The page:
"I am very competitive within myself," she admits. "So I make sure I train for a better result and keep pushing myself in every session. I'm addicted to the way I feel after a workout, but if I stop training for a while I get very scared to go back. So I'm trying to always do something, even if it's a short walk after the dinner or if I'm working, and can't go to the gym, I will walk to work.
"It is very important to know what you're doing before you start working out. If you know what you are doing you get prepared for that physically and mentally and you know you have to finish it," Irma explains.
"If you just go with the flow, it is easier to cheat because your head always tells you lies; that you can't do it!" she laughs. "If I'm doing weights I will get in a 20-minute warm-up on the cardio machine and some days I just do a long cardio session from 40 minutes to an hour. If I decide to run, I always tell myself how long I'm going to do, so I won't stop until I finish."
Irma has always found a way to train around injury too.
"I have had some injuries, but there is always a way around it," she says. "I injured my knee on a half-marathon run and couldn't run for about eight months. So I cycled and rowed, which didn't put as much pressure on the knee. I had a back problem too. So I swam."
For Irma, the mental benefits of training and eating healthily are just as important as the physical and aesthetic side to it all. Confidence comes from ownership of one's body, she believes, and treating that body correctly.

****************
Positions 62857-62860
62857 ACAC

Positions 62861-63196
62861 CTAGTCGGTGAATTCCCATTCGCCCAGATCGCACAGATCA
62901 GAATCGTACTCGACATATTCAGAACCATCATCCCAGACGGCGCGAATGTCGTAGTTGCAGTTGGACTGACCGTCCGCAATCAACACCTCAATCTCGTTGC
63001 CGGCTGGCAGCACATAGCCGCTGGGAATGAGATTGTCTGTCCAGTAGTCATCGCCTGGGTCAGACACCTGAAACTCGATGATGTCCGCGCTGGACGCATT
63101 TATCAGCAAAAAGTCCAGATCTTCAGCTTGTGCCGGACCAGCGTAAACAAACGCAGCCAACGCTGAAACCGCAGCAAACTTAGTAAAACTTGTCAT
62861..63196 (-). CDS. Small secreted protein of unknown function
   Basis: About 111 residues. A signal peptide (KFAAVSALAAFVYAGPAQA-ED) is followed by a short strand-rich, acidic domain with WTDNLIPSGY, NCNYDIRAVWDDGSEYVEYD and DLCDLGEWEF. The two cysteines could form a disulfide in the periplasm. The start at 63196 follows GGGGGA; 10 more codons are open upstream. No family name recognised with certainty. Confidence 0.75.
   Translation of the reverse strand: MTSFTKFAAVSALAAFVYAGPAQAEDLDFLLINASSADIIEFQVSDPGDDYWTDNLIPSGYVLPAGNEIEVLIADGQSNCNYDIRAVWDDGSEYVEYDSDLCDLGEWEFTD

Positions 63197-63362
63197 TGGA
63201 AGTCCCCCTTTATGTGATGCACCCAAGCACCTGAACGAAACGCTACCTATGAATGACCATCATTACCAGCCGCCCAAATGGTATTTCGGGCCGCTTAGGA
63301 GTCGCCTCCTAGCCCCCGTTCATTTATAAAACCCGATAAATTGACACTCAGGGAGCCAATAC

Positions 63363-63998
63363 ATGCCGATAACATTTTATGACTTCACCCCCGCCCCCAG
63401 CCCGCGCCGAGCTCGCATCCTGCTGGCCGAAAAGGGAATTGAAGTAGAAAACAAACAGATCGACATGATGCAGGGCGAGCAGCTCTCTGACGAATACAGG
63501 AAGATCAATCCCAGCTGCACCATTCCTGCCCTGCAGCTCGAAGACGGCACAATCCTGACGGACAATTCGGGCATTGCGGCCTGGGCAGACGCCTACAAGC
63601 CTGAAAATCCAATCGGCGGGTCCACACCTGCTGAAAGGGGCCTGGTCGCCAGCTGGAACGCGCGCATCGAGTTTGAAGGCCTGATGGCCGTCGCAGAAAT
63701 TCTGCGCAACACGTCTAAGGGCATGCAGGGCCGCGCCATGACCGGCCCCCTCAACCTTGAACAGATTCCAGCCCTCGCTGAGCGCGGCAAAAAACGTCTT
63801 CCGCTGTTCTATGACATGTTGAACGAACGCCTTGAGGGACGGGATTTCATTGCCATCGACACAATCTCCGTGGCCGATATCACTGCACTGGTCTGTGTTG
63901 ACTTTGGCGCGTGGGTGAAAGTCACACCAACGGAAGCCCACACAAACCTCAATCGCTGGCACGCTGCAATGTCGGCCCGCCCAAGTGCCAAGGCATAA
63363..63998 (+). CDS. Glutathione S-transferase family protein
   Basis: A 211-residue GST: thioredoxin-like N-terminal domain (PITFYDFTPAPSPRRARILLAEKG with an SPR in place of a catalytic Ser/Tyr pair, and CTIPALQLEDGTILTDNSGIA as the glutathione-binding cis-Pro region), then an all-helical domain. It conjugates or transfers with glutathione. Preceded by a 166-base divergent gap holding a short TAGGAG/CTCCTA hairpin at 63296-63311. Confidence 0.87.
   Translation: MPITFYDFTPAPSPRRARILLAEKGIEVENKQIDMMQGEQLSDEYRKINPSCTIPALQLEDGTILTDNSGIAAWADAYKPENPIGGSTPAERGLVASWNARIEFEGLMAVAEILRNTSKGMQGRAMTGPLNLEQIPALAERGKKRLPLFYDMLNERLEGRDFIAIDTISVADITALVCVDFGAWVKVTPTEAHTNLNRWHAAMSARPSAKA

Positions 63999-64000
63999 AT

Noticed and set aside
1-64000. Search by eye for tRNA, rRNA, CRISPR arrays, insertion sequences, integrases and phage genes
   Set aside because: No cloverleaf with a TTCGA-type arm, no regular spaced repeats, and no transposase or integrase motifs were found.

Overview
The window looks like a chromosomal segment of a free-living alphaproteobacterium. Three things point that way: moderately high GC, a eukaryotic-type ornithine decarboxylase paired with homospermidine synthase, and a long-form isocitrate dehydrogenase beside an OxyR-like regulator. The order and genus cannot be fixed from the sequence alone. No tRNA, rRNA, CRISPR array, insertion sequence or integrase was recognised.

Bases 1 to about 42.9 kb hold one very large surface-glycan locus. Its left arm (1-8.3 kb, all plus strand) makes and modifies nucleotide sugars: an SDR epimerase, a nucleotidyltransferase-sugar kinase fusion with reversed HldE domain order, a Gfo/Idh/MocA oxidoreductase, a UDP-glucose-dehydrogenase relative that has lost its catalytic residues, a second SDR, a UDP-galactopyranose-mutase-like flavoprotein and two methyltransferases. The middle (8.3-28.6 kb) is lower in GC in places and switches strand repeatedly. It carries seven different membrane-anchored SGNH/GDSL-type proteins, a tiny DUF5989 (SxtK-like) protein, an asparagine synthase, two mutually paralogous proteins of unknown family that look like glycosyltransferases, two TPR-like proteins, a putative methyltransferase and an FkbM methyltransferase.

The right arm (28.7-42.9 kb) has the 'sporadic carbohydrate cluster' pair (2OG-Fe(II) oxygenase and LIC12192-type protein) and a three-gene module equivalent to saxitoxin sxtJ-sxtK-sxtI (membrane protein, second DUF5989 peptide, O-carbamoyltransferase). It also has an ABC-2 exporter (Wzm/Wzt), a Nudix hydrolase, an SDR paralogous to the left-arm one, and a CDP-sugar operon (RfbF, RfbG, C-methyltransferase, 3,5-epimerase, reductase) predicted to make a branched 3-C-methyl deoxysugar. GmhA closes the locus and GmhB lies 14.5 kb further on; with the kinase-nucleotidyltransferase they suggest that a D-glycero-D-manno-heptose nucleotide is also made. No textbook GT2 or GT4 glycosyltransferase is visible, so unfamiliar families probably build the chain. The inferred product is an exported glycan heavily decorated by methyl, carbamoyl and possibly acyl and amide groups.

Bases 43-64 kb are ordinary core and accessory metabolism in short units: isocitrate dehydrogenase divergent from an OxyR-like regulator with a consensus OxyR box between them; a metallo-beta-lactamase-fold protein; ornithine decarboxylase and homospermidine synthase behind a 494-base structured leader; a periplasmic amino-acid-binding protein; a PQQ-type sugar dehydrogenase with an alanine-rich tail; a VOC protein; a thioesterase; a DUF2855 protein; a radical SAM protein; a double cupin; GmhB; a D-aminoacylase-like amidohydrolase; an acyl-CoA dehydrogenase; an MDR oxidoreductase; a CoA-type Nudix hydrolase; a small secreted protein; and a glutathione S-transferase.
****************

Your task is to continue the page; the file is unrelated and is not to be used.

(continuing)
"Training is not only to do with body image," she tells me. "It's to do with how you feel after working out. If you feel good, you have all the confidence you need to have. And it's really good for your health, so it is a win-win situation." And Irma is very happy that her daughter Nikoleta (12) has followed in her mother's active footsteps.
"She is a super girl," Irma gushes. "I wish I was just as fit as her. She is training every day and most Sundays she has dancing competitions. She is also an amazing swimmer and has joined a swimming club and does gymnastics too.
"Sometimes on Saturdays she will go for a run with me, or cycle. She is great company and very good at sports. I couldn't be any more proud of her."
I love drinking green tea first thing in the morning; I drink around three to four cups of it. Then I make a smoothie, sometimes with lots of greens such as kale, spinach and avocado.
I change it up every day and try different combinations to make sure I get a lot of vitamins. I snack a lot on fruit and berries - I just love them! I also like crackers with tuna, salmon or goats' cheese. Almond butter and banana is one of my favourites, as it is like a dessert. Almond butter with apple is lovely too and if I'm on the go it's always handy to have some nuts and seeds with me. I make my own kefir and water kefir. I make milk kefir with goats' milk and have it as a yoghurt. Sometimes I mix it with chia seeds and berries. It is a lovely snack in the evening.
Dinner can be any kind of meat or fish with lots of vegetables or gluten-free grains and hummus.
I have a resistance training programme that
I change every six weeks. In that programme I have different days for different groups of muscles. So let's say on a Monday I would focus on chest and biceps, Tuesday shoulders, Wednesday legs and Friday back and triceps.
Before each weight session I do 15-20 minutes of cardio, eg treadmill, rower, bike, stepper, cross trainer.
On the days I'm not doing resistance training I aim to do about an hour of cardio. I might do a 60-minute run or row. Other days I might split it up into three 20-minute sessions on different machines. If I'm running for 60 minutes on the treadmill I tend to try out different programmes on it. I always make sure I enjoy it and don't get bored running at the same pace.
Health & Living